Steven Maijoor delivered a keynote address on sustainable finance issues at the European Financial Forum in Dublin. In his speech, Mr Maijoor focused on, amongst other issues, regulatory authorities' role in tackling climate change, the need for reliable ESG standards and their supervision and the need for measures across the whole of the investment chain.
ESMA report on Trends, Risks and Vulnerabilities
ESMA published the first Trends, Risks and Vulnerabilities (TRV) report of 2020. ESMA identifies continued high risks and a weaker economic outlook as markets remain highly sensitive to geopolitical events. The risk outlook is stable, however risks are high, particularly in the securities markets and for retail investors. This TRV is the first report since the entry into force of the new ESA Regulation on 1 January 2020 and, in line with ESMA's new mandate, includes new sections about sustainable finance (page 33) and consumer protection.
Risk outlook is stable, with an increase in potential sources of financial risk:
Market risk remained very high in the second half of 2019, due to excessive asset valuations in the context of weaker growth prospects, looser monetary policy and continuing uncertainties such as those on Brexit and on US-China trade relations. Equity markets experienced recurring episodes of volatility and bond spreads tightened in signs of continuing search-for-yield. Markets remained highly sensitive to events, as was visible in reactions to recent oil price shocks and the US repo squeeze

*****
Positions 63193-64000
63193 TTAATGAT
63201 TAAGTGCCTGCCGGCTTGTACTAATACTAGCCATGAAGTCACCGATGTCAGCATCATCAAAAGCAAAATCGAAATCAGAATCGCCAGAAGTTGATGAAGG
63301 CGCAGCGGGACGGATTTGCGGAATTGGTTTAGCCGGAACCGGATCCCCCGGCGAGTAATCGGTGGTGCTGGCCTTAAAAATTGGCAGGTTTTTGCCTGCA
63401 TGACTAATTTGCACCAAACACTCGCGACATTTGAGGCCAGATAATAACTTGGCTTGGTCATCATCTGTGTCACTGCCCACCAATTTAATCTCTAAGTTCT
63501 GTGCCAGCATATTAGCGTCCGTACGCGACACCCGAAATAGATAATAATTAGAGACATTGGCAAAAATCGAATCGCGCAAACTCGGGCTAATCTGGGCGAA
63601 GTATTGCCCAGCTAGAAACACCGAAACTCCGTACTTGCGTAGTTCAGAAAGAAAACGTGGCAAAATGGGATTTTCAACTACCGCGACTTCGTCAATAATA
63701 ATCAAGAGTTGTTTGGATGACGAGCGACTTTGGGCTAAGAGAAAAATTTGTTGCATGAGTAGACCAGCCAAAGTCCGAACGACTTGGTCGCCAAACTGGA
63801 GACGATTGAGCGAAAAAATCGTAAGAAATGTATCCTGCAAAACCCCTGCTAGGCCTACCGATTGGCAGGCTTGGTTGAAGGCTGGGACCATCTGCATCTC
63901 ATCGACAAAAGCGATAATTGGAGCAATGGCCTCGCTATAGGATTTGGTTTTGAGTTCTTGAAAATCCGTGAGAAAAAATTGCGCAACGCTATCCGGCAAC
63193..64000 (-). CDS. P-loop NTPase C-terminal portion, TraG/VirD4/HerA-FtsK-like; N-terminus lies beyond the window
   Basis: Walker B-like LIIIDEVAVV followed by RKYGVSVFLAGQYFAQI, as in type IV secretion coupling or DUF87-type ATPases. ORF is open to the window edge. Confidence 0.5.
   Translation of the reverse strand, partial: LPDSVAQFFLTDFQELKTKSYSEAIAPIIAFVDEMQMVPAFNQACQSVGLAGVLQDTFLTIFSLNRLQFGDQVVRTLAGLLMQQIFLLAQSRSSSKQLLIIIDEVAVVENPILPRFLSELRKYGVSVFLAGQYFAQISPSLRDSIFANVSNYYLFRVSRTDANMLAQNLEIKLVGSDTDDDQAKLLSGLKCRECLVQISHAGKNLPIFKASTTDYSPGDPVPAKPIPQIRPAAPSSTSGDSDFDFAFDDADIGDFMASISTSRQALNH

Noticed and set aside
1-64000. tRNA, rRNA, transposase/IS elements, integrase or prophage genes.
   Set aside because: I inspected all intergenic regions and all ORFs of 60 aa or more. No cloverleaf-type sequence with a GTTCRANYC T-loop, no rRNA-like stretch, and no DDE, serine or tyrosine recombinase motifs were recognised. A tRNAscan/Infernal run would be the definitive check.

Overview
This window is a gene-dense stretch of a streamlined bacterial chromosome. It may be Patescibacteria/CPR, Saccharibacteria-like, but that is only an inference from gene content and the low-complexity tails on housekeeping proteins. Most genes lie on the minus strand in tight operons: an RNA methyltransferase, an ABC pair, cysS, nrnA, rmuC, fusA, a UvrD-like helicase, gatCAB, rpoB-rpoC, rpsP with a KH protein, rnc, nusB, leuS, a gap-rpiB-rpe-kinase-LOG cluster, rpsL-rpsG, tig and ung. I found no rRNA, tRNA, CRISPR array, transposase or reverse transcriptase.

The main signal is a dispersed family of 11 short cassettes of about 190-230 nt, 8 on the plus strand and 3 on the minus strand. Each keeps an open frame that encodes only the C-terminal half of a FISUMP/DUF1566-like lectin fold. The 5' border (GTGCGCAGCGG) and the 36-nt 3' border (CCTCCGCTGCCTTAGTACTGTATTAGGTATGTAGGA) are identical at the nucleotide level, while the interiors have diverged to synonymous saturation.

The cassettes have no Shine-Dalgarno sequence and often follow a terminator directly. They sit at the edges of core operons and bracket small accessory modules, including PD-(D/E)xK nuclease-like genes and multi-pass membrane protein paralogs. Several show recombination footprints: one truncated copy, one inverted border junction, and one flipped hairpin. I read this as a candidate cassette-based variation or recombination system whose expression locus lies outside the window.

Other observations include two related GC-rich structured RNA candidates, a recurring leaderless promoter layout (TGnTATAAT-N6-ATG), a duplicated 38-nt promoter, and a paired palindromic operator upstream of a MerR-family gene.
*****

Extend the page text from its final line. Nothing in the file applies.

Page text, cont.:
Credit risk and liquidity risk remained high. Credit risk, in particular, remains elevated with deteriorating corporate debt quality and increasing risks of fallen angels (bonds being downgraded to below BBB) as the share of BBB-rated debt grows
Consumer risks persist across key investment products as market risks increase. Overall, retail investors remained cautious, predominantly allocating savings to bank deposits.
Looking ahead, ESMA sees a weaker economic outlook and continuing uncertainty over the potential impact of the coronavirus, global trade negotiations and Brexit
This TRV also takes an in-depth look at specific risk issues in bonds, BigTech and short-termism.
Scope of SFTR reporting obligations for non-EU AIFs
The International Securities Lending Association (ISLA) published correspondence between AIMA, the European Commission and ESMA that clarifies the scope of the reporting obligations for non-EU AIFs under SFTR.
The correspondence clarified that Non-EU AIFs (i.e. AIFs not established in the Union), are not subject to the obligations set out in Article 4(1) SFTR, even if the AIFM is authorised or registered under AIFMD, except in respect of SFTs concluded in the course of the operations of a branch in the Union of the Non-EU AIF.